Posted by: Jon Fine on March 31, 2009
I’ve been playing with the following notion for days now. By posting it here I hope to get it out of my head, and also enlist all of you to help me make sense of it.
Twitter is ushering in the purest and truest of all economies for media, if “truest” means “most like high school”: on Twitter, attention—-your following—is the only currency available for those that produce its content. (Content: an ugly word I strive to avoid. But, what, you think “tweets” is better?)
Attention, for makers of media, was once measured in circulation or ratings, back when attention was measured by meaty metrics that were immediately translatable into dollars. You’re a daily newspaper and you beat your competition bad enough to spike your circulation—well, that’s more cash in your pocket immediately. (And you can start charging higher ad rates to your advertisers.) You’re a TV station or a radio station or a cable station and your ratings go up; you can get more from your advertisers to reach your bigger audience.
The value of attention began eroding once web traffic entered into it, since the monetization of attention—audience—is so much harder online. Just ask your local newspaper, if you still have one, or the new York Times. So you have a steady slide downward in what people who produce what we call “content” can get from attention; a TV ratings point or circulation bump is worth way more than a web traffic bump. (This is especially true if the only monetization tools you have are the generic options, like Google AdSense or signing up with the ad networks that are broadly depressing the prices of online ad inventory.)
Which brings us to Twitter, the endpoint of the decline in the value of attention.
Twitter equals pure attention for the people who “succeed” on it—that is, draw in a huge coterie of followers. (It’s also extremely personal, which is why it’s so seductive. It's certainly sucking up a chunk of my attention, at least for the time being.) But there are no direct dollars in it for those who score zillions of followers, and no way to see how they can make any dough from Twitter. In-tweet ads? If Google and YouTube can’t figure out how to make in-video ads work on YouTube—an ad form that people have been consuming since birth—how will anyone make an ad embedded within an IM work?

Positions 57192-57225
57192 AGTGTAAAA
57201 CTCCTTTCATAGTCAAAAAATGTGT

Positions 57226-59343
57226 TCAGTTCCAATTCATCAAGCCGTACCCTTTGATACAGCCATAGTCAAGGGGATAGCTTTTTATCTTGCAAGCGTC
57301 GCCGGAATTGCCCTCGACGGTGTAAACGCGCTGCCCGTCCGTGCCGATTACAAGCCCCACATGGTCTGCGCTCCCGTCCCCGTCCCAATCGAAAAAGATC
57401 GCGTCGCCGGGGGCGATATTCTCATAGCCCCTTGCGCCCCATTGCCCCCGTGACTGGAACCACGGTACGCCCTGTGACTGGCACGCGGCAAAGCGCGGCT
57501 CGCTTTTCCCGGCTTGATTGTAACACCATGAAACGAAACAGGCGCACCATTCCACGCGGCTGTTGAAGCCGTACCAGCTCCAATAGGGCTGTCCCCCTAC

Yes, there are bloggers who blog for the love of it, not the dollars of it. But even they can throw up an adsense link and get something at the end of the month, even if it’s literally just a few bucks.
Yes, there were some people who translated “famous on MySpace" into something financially tangible in the real world. The ever-noxious and muskrat-like Tila Tequila leveraged a talent for wearing scanty outfits into a gazillion myspace friends into a recording deal with A & M and an actual, god help us all, TV show. Twitter is a textbased service. Stars rise like Tequila won’t rise on it. (For this, we can be thankful.)
Yes, Twitter, for its users, is best conceived as a new promotional thingie to drive someone somewhere else/build awareness of a personal brand, etc. But I actually believe Twitter will find a way to make some coin off its service—in the barest, basest and crudest form, all they gotta do is slap a text ad or two on its pages The thing is, though, that there’s no reason to share any of that with the users who are generating Twitter’s content. It is a MySpace/Facebook model of generating content—that is, something people will do for free.
Thus, the perfect attention economy. Because attention is the only payment Twitter can offer its users. The ones who produce that which keeps people coming back to it.